María Paula Martínez*. Colombia, may 2014.
The transition to Digital Terrestrial Television (DTT) in Colombia began five years ago, but it is only now, in 2014, that the topic is beginning to be discussed by the general public. This happened because the country’s main stores started selling digital televisions and tuner boxes nationwide, and private channels like RCN and Caracol announced that the World Cup will be transmitted using the digital signal on two new DTT channels.
This announcement brought DTT to the forefront for several reasons. First, it introduced competition with pay TV. It also introduced the idea that viewers will need to invest in new equipment. Finally, digital coverage was expanded to more areas of the country.
Until now, television transmissions of the World Cup and other sporting events like the UEFA Champions League were limited to private and closed television channels. The analog signal only allowed viewers to watch the most important matches, and one had to pay a private television service to watch the rest of the games. There has been an explosion of commercials for football packages at competitive prices from companies like DirectTV and Claro over the past several months. But the recent news that 100% of the World Cup matches would be transmitted via DTT ignited discussions of digital television access, transition, equipment, and prices. According to an article published by Semana magazine, “The goal is for the people of Colombia to understand the value of free high definition television and to end the myth that one should pay to watch television, which is a public service.”
According to the government’s official website, only 0.89% of the country has access to digital coverage, and we are just two months away from the first World Cup matches. Progress has come very slowly since Colombia’s migration to digital television was announced in September 2008. This is due to several factors, including the nation’s lack of experience with network development, the closure of the CNTV television regulating body, the creation of a new agency to oversee the process, and the failure to award the tender for the creation of a third private channel.
In mid-June 2013, Rohde & Schwarz won the competitive bidding process for the implementation of phase 1 of the public digital television network with which the government is seeking to expand the service in 2014. After the competition was declared void twice due to a lack of offers that met the requirements, it was announced that the Colombia-Spain branch of Rohde & Schwarz had won a contract worth US$15.8 million to install 14 new stations in Colombia’s largest cities, reaching 50% of the national population and benefitting the public channels Señal Colombia, Señal Institucional, Teleantioquía, Telecafé, Telecaribe, Telepacífico, and TRO.
Challenges such as establishing pricing and programming and overcoming technical issues related to networks, antennae, and signal distribution, in which the National Television Authority (ANTV), the National Spectrum Agency (ANE), and the Ministry of Information Technologies and Communication (MINTIC) work together, have emerged.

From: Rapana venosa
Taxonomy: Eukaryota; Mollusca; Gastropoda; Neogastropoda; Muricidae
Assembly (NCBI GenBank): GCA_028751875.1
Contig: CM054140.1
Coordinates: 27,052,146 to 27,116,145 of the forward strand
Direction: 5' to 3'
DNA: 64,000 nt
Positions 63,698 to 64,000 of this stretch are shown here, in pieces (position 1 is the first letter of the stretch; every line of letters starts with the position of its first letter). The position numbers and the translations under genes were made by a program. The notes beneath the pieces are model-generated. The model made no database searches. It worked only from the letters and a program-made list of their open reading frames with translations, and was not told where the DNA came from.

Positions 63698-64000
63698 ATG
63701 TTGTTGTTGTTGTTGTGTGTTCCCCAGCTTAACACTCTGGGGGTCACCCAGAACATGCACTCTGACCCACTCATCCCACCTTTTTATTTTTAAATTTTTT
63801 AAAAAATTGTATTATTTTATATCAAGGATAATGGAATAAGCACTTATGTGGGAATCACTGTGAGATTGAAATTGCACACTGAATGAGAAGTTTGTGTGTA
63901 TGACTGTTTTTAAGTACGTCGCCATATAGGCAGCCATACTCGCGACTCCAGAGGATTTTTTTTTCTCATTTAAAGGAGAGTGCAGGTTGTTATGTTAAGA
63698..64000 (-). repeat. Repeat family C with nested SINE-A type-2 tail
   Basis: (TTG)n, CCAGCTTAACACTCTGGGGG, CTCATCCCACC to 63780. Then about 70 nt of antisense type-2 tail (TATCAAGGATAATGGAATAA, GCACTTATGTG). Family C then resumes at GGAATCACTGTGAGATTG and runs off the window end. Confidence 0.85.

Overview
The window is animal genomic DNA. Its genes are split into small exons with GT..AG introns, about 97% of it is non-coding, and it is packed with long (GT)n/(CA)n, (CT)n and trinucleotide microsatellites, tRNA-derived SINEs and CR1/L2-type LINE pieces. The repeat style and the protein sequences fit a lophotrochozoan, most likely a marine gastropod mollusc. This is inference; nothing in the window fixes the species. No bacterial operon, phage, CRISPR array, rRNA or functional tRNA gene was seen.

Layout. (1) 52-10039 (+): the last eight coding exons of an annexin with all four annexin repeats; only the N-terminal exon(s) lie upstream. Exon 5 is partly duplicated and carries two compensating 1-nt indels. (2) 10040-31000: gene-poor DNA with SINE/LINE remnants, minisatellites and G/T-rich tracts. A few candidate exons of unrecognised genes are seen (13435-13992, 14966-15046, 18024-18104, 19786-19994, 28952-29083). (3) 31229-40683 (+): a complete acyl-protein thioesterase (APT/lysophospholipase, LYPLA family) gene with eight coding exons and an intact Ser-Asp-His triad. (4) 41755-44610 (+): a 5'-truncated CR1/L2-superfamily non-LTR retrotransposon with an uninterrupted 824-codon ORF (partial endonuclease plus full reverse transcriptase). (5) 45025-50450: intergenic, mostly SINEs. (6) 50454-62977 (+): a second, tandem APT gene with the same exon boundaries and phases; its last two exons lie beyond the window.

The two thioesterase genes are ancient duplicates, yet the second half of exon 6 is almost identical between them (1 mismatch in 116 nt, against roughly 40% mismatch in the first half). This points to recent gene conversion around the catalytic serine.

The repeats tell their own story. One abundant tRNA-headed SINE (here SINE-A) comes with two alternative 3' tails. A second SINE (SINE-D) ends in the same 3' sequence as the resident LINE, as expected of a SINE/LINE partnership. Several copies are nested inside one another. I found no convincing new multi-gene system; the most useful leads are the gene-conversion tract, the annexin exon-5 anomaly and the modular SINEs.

For several years, there was uncertainty about pricing given that Colombia had adopted the European DVB-T2 television standard in contrast to all of its neighbors. In 2010, when the digital signal test transmissions began, it was speculated that set-top boxes would cost approximately US$40, and that there would be subsidies or free equipment deliveries for members of lower socioeconomic strata, as occurred in Argentina.
However, if a Colombian wants to watch the DTT signal, he or she must first buy one of the two boxes that have been made available on the market, and both cost around US$80. This is a very high price for those earning the minimum wage, which is currently around US$310 in Colombia. The other option is to buy a new TV. In response to this situation, conservative Senator Jorge Pedraza Gutiérrez recently authored a bill to totally or partially subsidize the boxes needed for DTT for low-income families. The answer of the Colombian Minister of Information Technologies and Communication, Diego Molano Vega, was: “If Congress forces us to give away decoders for free, they need to tell us where to get the money”.
The new televisions hit the market in September 2013 and were priced at between US$800 and US$4000 dollars or even more depending on the size and quality of the unit and other technical factors. In March 2014, the Directorate of Industry and Commerce filed a lawsuit against 16 TV manufacturers and department stores including Sony, LG, Ripley, Falabella, Éxito, Cencosud and La Polar, due to the lack of information provided to consumers regarding whether or not the televisions that they carried included the tuner. This information was to be provided using stickers, special boxes, or other distinctive marks. However, the companies failed to provide information about the new DTT service. The lawsuit is ongoing, and if the violation of consumers’ rights is proved, each of these companies will have to pay a US$620,000 fine.
Thus, at the end of the first quarter of 2014, DTT is moving forward with difficulty in Colombia. For the first time since 2008, the topic is being widely discussed, and everyone is clear on one thing: if you want to watch DTT, you must make a technical adjustment- and pay for it. Discussion of the pros and cons of DTT has not yet begun, and the government has not made any statements regarding the creation of new channels, the diversity of contents, or the inclusion of new players in the market. Meanwhile, eight out of ten Colombians are still enjoying pay TV, which they receive via an analog signal which masquerades as digital.
*Journalist, professor at the Universidad de los Andes (Bogotá), and creator of mediosencolombia.com.